Conversely, if you're investing money to pay for an overseas trip, or a new car, you may be investing for a short period of time and want certainty about the outcome of your investment, and you may feel more comfortable with lower risk short term investments.

Choosing the best investment

4. Do you need an income from your investment?

If you're looking for a regular income from your investment then this will influence your choice of product. A pension is probably the best-known investment vehicle for providing an income in retirement.

There are other investment products available that can also provide a regular income such as annuities, or corporate bond funds, alternatively you could choose to invest in a buy-to-let property to provide you with a rental income.

Consumers may wish to seek professional advice first before taking out such products as they often require a huge commitment.

5. What age are you?

Attitude to risk can change with age. Longer term, higher risk investment options may be more attractive to someone in their thirties than to someone who is getting close to retirement.

People tend to invest money in lower-risk products as their retirement approaches.

6. What are your personal circumstances?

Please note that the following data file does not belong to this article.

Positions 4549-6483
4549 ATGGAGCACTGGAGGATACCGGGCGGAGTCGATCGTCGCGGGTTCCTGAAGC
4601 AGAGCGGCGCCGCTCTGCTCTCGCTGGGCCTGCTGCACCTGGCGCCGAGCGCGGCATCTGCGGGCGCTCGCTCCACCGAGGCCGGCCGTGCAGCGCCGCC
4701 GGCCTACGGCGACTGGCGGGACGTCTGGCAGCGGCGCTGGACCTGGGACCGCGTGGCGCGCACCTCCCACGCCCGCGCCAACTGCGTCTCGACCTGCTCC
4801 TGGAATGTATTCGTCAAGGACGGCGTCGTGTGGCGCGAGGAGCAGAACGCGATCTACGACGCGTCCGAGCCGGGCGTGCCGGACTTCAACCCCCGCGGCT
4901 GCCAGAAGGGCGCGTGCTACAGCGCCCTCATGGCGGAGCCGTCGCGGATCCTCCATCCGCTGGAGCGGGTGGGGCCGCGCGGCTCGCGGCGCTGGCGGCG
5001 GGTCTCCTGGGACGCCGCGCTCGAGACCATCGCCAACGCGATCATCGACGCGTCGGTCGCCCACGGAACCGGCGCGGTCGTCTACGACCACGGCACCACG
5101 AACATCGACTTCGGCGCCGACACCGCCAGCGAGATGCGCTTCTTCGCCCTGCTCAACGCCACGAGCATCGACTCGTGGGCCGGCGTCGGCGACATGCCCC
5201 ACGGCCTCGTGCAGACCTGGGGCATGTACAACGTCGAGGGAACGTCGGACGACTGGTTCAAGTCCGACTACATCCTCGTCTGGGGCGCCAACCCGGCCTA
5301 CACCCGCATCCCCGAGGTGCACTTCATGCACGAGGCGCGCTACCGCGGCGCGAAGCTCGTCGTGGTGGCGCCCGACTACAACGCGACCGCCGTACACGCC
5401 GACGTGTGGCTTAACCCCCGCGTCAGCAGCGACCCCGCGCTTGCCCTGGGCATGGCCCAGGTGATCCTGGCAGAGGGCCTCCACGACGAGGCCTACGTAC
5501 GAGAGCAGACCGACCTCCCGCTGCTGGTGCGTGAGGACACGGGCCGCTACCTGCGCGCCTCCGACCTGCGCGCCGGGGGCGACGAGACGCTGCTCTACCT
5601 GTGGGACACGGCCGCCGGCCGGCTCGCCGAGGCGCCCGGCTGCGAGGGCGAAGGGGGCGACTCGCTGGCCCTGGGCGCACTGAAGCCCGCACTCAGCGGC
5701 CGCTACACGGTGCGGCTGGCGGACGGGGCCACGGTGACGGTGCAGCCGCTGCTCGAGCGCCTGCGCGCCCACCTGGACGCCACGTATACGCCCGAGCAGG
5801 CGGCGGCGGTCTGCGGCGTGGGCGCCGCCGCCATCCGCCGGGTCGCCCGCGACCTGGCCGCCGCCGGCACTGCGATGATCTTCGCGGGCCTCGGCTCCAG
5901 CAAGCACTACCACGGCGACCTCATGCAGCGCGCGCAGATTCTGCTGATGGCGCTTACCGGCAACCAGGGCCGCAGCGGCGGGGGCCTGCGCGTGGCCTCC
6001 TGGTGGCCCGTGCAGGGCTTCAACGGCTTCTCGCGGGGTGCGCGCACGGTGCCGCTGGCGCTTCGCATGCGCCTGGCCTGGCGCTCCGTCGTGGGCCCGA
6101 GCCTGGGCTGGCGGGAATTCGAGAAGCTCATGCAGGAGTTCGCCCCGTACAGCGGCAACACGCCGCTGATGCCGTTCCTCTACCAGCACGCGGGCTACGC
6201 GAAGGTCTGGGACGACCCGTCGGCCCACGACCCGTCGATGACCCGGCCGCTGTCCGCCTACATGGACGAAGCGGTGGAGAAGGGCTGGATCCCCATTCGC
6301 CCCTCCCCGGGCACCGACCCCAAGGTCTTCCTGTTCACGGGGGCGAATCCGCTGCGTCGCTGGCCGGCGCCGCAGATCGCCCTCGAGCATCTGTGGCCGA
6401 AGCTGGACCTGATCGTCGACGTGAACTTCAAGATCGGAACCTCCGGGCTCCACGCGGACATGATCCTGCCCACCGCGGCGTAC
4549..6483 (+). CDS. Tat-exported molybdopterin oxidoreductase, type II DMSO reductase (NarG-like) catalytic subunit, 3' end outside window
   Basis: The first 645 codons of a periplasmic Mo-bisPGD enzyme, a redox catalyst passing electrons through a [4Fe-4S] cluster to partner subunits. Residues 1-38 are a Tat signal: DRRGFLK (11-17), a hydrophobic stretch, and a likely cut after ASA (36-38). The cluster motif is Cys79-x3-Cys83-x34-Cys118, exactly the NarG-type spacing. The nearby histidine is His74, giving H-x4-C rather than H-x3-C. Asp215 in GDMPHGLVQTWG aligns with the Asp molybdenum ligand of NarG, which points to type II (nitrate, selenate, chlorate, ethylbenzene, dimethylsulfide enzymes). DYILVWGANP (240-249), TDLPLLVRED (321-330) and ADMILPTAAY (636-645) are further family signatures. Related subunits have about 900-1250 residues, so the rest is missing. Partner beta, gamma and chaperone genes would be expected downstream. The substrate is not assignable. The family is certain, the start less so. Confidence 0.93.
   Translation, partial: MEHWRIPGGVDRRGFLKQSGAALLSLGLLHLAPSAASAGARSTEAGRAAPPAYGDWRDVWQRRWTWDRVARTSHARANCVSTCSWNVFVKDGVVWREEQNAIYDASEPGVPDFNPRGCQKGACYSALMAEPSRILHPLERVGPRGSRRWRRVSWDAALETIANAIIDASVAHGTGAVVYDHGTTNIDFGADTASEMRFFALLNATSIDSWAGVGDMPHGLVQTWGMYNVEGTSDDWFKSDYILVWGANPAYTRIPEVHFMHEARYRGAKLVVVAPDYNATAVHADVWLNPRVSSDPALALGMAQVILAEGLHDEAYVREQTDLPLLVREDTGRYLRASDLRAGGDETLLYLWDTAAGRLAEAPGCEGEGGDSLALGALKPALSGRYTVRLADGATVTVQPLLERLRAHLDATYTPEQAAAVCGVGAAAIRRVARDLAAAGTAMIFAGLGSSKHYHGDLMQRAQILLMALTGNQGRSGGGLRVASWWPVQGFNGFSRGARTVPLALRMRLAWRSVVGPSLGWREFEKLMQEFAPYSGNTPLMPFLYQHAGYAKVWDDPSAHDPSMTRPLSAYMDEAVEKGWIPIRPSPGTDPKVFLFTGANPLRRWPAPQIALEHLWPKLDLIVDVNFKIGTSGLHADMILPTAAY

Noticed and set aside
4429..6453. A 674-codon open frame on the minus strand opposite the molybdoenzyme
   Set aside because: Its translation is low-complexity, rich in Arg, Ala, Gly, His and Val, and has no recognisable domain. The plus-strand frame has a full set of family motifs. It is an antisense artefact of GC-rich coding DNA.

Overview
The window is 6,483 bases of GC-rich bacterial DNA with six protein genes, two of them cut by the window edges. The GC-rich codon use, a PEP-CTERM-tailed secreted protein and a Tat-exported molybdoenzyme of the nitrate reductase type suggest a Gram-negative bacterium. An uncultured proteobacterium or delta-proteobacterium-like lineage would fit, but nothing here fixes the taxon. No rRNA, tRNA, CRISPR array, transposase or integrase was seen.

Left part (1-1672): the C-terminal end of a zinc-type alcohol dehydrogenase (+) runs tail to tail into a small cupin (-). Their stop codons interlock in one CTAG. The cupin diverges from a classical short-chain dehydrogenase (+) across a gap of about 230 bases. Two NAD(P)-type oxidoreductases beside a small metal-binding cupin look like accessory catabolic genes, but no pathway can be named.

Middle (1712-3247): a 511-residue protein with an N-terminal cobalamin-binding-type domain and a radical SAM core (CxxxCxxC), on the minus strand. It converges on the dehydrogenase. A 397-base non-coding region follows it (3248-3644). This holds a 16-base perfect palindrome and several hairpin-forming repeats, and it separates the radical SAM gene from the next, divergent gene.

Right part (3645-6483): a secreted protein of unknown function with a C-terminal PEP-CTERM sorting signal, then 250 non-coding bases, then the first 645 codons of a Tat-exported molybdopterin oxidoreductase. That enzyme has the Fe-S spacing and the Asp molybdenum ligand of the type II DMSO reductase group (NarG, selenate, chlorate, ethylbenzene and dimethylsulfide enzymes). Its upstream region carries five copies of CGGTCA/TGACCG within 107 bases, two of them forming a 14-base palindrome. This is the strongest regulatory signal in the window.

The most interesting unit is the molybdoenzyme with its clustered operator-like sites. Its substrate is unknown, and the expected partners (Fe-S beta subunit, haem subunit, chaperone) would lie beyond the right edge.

If you're a parent with financially dependent children, then you're probably going to be more cautious with your savings than someone who's single and doesn't have any dependants, and therefore more likely to choose a low to medium risk and possibly short term investment. For someone who's self-employed the priority may be finding a product that allows flexible contributions to suit a more erratic income pattern.

It's important that you to take a close look at your circumstances and how they affect what investment you opt for before you make a commitment.

7. Do you have other investments?

If you already have a number of investments and feel that your future financial requirements are well taken care of, then you may be willing to take a higher risk with your next investment. However, if this is your first and only investment then you may be more conservative in your choice.

8. What are your values?